We reached the top in about 30 minutes. At 759m above sea level, the outlook over the forest, mountains and coastline of the southern Coromandel is fantastic. I wanted to sit and savour it for a long time, but the young monkeys were already running back down.

Apart from the wonderful setting, the other great thing about the Pinnacles Hut is how close it is to civilisation. After dinner, the kids had a fabulous time running around outside playing "spotlight" with their torches.

From our top bunks, the two large windows looked out at the night sky. I've never seen so many stars - really. It was peaceful and I suddenly felt very tired.

Oh, the joys of hut life. Too soon, the night-time rustling and door banging of our room-mates was replaced by the morning bustle. Ouch. I pulled my sleeping bag over my head but I couldn't pretend it was still sleep-time forever. Porridge and strong coffee worked wonders and soon we were ready to face the descent.

We now had to make a decision: go back the way we came, or attempt the longer and more scenic Billygoat Route.

Hubby's ankle was playing up and our friends were keen to reunite their family, so we chose the fast track.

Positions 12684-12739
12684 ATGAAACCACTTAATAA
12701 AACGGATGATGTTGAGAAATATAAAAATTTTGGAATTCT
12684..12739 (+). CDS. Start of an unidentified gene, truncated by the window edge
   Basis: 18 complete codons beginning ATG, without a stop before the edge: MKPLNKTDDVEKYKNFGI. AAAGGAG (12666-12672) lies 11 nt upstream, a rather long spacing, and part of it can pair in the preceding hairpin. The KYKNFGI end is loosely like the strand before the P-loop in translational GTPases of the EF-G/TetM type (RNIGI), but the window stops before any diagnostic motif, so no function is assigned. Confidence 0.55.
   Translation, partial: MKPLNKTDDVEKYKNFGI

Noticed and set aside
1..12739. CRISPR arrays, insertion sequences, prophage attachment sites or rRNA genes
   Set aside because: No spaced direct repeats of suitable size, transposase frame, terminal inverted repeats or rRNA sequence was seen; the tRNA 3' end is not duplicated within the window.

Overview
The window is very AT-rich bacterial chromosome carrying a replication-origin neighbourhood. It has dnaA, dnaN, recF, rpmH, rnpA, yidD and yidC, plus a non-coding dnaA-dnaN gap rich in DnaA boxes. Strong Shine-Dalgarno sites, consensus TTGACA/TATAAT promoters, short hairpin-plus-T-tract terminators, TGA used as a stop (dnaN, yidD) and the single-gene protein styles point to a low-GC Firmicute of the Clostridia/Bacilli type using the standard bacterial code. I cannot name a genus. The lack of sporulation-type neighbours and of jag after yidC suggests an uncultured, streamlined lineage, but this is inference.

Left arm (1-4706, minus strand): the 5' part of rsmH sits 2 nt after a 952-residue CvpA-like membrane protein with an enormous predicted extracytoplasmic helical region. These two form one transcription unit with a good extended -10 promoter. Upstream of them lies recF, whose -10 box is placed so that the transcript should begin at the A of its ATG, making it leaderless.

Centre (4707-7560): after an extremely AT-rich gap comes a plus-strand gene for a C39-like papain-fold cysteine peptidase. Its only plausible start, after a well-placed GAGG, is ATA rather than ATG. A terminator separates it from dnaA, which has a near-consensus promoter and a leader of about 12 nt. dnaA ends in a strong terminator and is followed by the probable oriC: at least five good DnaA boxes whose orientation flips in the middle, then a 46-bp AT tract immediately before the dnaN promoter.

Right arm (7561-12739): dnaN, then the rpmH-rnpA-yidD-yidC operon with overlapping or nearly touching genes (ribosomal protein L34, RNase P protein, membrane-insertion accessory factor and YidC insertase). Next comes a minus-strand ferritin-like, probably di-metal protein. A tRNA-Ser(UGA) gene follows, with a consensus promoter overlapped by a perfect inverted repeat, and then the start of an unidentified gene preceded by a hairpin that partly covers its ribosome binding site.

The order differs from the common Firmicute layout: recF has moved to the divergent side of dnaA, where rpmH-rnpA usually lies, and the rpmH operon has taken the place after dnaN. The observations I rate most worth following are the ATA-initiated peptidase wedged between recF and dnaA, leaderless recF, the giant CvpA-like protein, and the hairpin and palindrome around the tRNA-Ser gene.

Down the path we ran, stumbled and hobbled through the forest, over the stream crossings and swing bridges and finally back to the track entrance, where we left the walking sticks for the next group of intrepid trampers.

Hannah and her dad met us at the car park. They were both grinning.

"Guess what?" said Hannah. "My knee isn't broken, it's just dented. And Granddad took us out to dinner!"

So, we left the Kauaeranga Valley on a happy note, weary but satisfied we'd achieved something worthwhile.

Tramping tips

Getting there: The Pinnacles are in the Kauaeranga Valley, Coromandel Peninsula. The entrance is off SH25, behind Thames.

Visitor Centre: The Visitor Centre, 13km up the Kauaeranga Valley Rd, is the main point of contact for track, hut and camping information. The walk to the Pinnacles starts at the end of the road, 9km past the Visitor Centre. The Kauaeranga Valley Shuttle provides a daily service to the valley. See

Where to stay: The Pinnacles Hut has 80 bunks, mattresses, toilets, a cold shower, solar lighting, gas cookers and gas barbecue. Bring your own cooking utensils. A hut warden is present at all times.

Accommodation at the Pinnacles Hut is frequently booked out Saturday nights. Book online at Adult $15 a night, child/youth $7.50, preschoolers free. There are also camping areas near the Pinnacles Hut. See

What to take:

• Food and plenty of fluid

• Clothing that can be layered including hat and gloves, warm and fast-drying tops, bottoms, and thermal underwear (wool or polypropylene), rainproof coat (and overtrousers)

• Sturdy boots or off-road shoes

• Sun protection

• Map and compass; first aid/survival kit

- NZ Herald